If you are a parent, then you already have one person who entered into your life with the capacity to love you. Children are born with the ability to love: It is the adults who can stomp that ability out of them. For me, opening my heart to allow myself to feel my son’s love helped me to risk feeling love from others.

For me, choosing to feel love meant becoming vulnerable, and that was very hard for me to do. It took an active choice to push through my fears and insecurities before I could open myself up to receiving love.

The other part of the equation is learning how to love yourself. Until you love yourself, your ability to feel the love of others will be limited. Even more importantly, your ability to trust the love of others will be impeded because how can you trust someone who loves you when you believe that you are unlovable? For me, learning how to love myself was a huge step toward being able to feel love from others.

Of course, trust is a whole different ballgame, so I will get into that in my next post.

Photo credit: Lynda Bernhardt

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Sleeping Cat (c) Lynda Bernhardt

When you are struggling with your emotions, it can be easy to forget about taking good care of yourself. What do I mean by self-care? Self-care includes –

  • Eating a healthy breakfast, lunch, and dinner
  • Getting 8+ hours of sleep a night
  • Napping, as needed
  • Setting aside time to rest

Self-care focuses on meeting your physical needs, which can be a challenge when you are struggling with processing your abuse history.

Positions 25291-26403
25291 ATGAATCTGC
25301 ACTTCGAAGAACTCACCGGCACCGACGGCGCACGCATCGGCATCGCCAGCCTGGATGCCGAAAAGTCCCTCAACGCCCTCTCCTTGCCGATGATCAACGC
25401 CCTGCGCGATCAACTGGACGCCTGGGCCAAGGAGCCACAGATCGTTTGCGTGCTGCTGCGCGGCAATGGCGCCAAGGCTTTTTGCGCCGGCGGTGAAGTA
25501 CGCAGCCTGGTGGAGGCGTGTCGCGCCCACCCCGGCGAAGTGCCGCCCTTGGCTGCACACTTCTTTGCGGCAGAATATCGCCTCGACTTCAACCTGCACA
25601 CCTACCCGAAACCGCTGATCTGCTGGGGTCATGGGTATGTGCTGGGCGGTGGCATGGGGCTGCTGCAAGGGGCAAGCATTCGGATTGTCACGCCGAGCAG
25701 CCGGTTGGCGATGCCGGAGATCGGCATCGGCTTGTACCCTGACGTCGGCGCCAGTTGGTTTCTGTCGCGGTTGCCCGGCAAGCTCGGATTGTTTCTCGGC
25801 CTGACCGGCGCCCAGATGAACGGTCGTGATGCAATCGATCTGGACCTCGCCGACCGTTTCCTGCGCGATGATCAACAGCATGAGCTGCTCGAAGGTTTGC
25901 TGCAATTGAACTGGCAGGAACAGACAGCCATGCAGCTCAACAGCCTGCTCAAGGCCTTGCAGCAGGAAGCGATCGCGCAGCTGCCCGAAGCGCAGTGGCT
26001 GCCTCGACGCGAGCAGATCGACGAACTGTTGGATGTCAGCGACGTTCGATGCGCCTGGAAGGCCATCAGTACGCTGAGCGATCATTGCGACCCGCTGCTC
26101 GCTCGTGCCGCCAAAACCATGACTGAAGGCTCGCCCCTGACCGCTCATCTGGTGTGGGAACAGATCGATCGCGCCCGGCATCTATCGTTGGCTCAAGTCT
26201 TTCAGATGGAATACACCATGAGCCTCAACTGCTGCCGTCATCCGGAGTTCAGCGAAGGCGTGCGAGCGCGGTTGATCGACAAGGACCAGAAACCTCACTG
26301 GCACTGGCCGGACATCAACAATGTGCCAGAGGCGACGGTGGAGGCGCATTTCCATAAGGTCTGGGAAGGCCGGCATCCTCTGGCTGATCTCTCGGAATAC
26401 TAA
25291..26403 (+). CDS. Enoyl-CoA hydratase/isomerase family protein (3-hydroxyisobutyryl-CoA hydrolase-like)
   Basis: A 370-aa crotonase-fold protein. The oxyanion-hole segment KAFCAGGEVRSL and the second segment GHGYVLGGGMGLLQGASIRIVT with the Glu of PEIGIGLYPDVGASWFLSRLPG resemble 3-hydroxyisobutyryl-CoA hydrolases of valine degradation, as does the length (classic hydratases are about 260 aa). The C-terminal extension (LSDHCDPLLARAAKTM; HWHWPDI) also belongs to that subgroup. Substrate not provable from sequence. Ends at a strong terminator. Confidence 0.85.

Eating Well

Now is the time to focus on what you are putting into your body. It is easy to live off French fries and hamburgers when you are in a lot of emotional pain. Try to resist the temptation to do this and, instead, put good “fuel” into your body. Also, try not to skip meals, even if you do not feel like eating because you are so upset about your past. It is easy to neglect physical needs like eating when you are so focused on your emotions, but your body needs to be nurtured so you will have the energy to heal.


Getting adequate sleep is very important as you focus on healing. I really struggled with this because I had so many nightmares. I would stay up hours past my bedtime because I simply did not want to experience more flashbacks or nightmares.

If you are struggling with insomnia, then build naptime into your daily routine. I found that I could sleep well during the afternoon without facing nightmares, so my body could recharge during a nap even if I could not recharge it at night.


Rest is not the same thing as sleep. Rest means that you are awake but enabling your mind and body to be idle. This is a foreign concept for many people, particularly those who stay busy to avoid facing their emotions. Yoga and meditation helped me learn how to achieve a state of rest. The more rest time you build into your routine, the better able you will be to process the painful emotions.

Related Topic:

Positive Coping Tools for Healing from Childhood Abuse

Photo credit: Lynda Bernhardt